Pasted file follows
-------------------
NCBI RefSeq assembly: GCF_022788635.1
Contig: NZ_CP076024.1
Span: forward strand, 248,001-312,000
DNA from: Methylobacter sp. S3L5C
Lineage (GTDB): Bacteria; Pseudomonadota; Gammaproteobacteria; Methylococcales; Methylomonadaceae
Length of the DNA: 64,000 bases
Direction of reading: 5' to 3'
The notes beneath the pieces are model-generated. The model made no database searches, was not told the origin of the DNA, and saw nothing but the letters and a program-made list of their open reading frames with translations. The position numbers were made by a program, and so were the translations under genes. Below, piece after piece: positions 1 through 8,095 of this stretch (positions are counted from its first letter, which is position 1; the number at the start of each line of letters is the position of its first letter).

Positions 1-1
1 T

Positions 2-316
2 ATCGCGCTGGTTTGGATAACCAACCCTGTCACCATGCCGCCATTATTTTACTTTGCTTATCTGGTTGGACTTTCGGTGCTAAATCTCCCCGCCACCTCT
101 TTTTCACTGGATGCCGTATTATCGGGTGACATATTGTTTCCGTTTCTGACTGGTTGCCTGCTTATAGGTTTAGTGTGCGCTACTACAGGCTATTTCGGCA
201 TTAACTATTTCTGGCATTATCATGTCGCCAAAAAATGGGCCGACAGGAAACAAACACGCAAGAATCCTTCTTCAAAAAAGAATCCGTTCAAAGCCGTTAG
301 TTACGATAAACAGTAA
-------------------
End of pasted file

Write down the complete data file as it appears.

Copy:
NCBI RefSeq assembly: GCF_022788635.1
Contig: NZ_CP076024.1
Span: forward strand, 248,001-312,000
DNA from: Methylobacter sp. S3L5C
Lineage (GTDB): Bacteria; Pseudomonadota; Gammaproteobacteria; Methylococcales; Methylomonadaceae
Length of the DNA: 64,000 bases
Direction of reading: 5' to 3'
The notes beneath the pieces are model-generated. The model made no database searches, was not told the origin of the DNA, and saw nothing but the letters and a program-made list of their open reading frames with translations. The position numbers were made by a program, and so were the translations under genes. Below, piece after piece: positions 1 through 8,095 of this stretch (positions are counted from its first letter, which is position 1; the number at the start of each line of letters is the position of its first letter).

Positions 1-1
1 T

Positions 2-316
2 ATCGCGCTGGTTTGGATAACCAACCCTGTCACCATGCCGCCATTATTTTACTTTGCTTATCTGGTTGGACTTTCGGTGCTAAATCTCCCCGCCACCTCT
101 TTTTCACTGGATGCCGTATTATCGGGTGACATATTGTTTCCGTTTCTGACTGGTTGCCTGCTTATAGGTTTAGTGTGCGCTACTACAGGCTATTTCGGCA
201 TTAACTATTTCTGGCATTATCATGTCGCCAAAAAATGGGCCGACAGGAAACAAACACGCAAGAATCCTTCTTCAAAAAAGAATCCGTTCAAAGCCGTTAG
301 TTACGATAAACAGTAA